Data Science Interview Questions
Data science represents an evolutionary extension of statistical capabilities, aimed at effectively handling the vast volumes of data generated in contemporary times. It stands as a thriving and sought-after career path for highly skilled professionals, with continuous advancements shaping its trajectory. Aspiring Data Scientists can greatly benefit from preparing for their job interviews by familiarizing themselves with a diverse range of Data science interview questions. These questions encompass various domains such as Methods and Algorithms, Data Analysis, Machine Learning, Statistics, Artificial Intelligence, and more. This comprehensive guide of Data science interview questions serves as a valuable resource, equipping candidates with the knowledge and insights needed to confidently navigate their job interviews and secure success in the dynamic field of Data science.
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What is Data science?
Data science is a multidisciplinary field that employs scientific methods, advanced algorithms, and sophisticated techniques to extract patterns and derive meaningful insights from raw data. It encompasses a diverse range of approaches, such as statistical analysis, machine learning, and data mining, to unlock valuable information that can drive informed decision-making and create actionable knowledge.
Does very less data lead to best model?
No, it leads to underfitting .
Underfitting occurs when a data model fails to adequately capture the complex relationship between the input and output variables, resulting in poor performance and inaccurate predictions. This situation often arises when there is an insufficient amount of data available to build a robust and accurate model. For instance, when dealing with a vast dataset consisting of billions of data points, the model can better discern outliers and understand the underlying data distribution, leading to more reliable predictions. However, if the dataset is extremely limited, such as having only 10 data points, the model may struggle to comprehend the underlying patterns and generalize to new data effectively, resulting in underfitting. In such cases, the model lacks the complexity to represent the true complexities of the data, leading to suboptimal performance. To combat underfitting, Data Scientists must consider strategies such as gathering more data, employing more sophisticated models, or refining feature engineering techniques to ensure the model adequately captures the underlying relationships within the data.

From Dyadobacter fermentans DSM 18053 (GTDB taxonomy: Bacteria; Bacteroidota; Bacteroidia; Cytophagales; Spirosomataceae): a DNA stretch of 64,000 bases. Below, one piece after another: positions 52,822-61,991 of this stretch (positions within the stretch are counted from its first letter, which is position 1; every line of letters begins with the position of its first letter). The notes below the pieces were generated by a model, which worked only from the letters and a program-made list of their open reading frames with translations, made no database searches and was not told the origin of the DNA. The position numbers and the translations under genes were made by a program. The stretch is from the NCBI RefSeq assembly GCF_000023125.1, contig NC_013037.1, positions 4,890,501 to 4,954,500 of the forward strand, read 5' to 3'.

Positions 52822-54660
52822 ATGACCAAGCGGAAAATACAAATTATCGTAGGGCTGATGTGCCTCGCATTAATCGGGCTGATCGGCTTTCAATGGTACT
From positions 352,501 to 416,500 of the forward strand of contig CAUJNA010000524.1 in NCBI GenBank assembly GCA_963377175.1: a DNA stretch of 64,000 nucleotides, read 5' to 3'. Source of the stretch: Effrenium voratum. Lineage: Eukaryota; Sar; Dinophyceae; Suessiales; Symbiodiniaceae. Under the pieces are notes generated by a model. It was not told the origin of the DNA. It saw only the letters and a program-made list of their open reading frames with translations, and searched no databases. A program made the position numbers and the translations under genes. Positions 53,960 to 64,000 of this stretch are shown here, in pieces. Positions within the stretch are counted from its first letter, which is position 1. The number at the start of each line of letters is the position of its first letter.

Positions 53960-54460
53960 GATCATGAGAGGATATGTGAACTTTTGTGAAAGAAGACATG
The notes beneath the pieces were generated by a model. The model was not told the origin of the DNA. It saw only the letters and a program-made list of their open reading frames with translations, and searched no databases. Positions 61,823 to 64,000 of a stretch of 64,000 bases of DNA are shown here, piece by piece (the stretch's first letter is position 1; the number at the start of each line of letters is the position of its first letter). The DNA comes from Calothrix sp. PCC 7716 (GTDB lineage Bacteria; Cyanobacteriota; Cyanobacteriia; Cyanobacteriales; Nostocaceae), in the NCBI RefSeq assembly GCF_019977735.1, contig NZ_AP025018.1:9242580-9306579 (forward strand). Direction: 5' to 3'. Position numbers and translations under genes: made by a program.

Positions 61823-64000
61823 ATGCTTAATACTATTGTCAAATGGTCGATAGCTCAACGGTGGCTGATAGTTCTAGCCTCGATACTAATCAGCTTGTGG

What is Pattern Recognition?
Pattern recognition is a scientific discipline that enables the classification of objects into various categories or classes, thereby facilitating analysis and enhancement of specific aspects. It encompasses the capacity to identify and discern regularities or patterns in diverse forms of data, ranging from text and images to sounds and other definable attributes. This methodology heavily relies on the utilization of Machine Learning algorithms, which play a crucial role in identifying and extracting the underlying regularities and patterns from the given data. Through pattern recognition, Data Scientists can gain valuable insights, make data-driven decisions, and develop innovative solutions in various domains such as image recognition, natural language processing, and speech recognition, among others.
For ex. k-means Machine Learning algorithm which is a clustering algorithm. When the k-means algorithm runs it finds patterns in your data and try to splits into distinct clusters.
Pattern recognition is a highly versatile and indispensable discipline with a wide array of applications, encompassing diverse fields such as image processing, speech recognition, aerial photo interpretation, optical character recognition, and even medical imaging and diagnosis. In image processing, it aids in identifying and analyzing objects and features within images, facilitating tasks like object detection and facial recognition. Moreover, in speech recognition, pattern recognition algorithms efficiently transcribe spoken words to text or interpret spoken commands, enhancing human-computer interactions.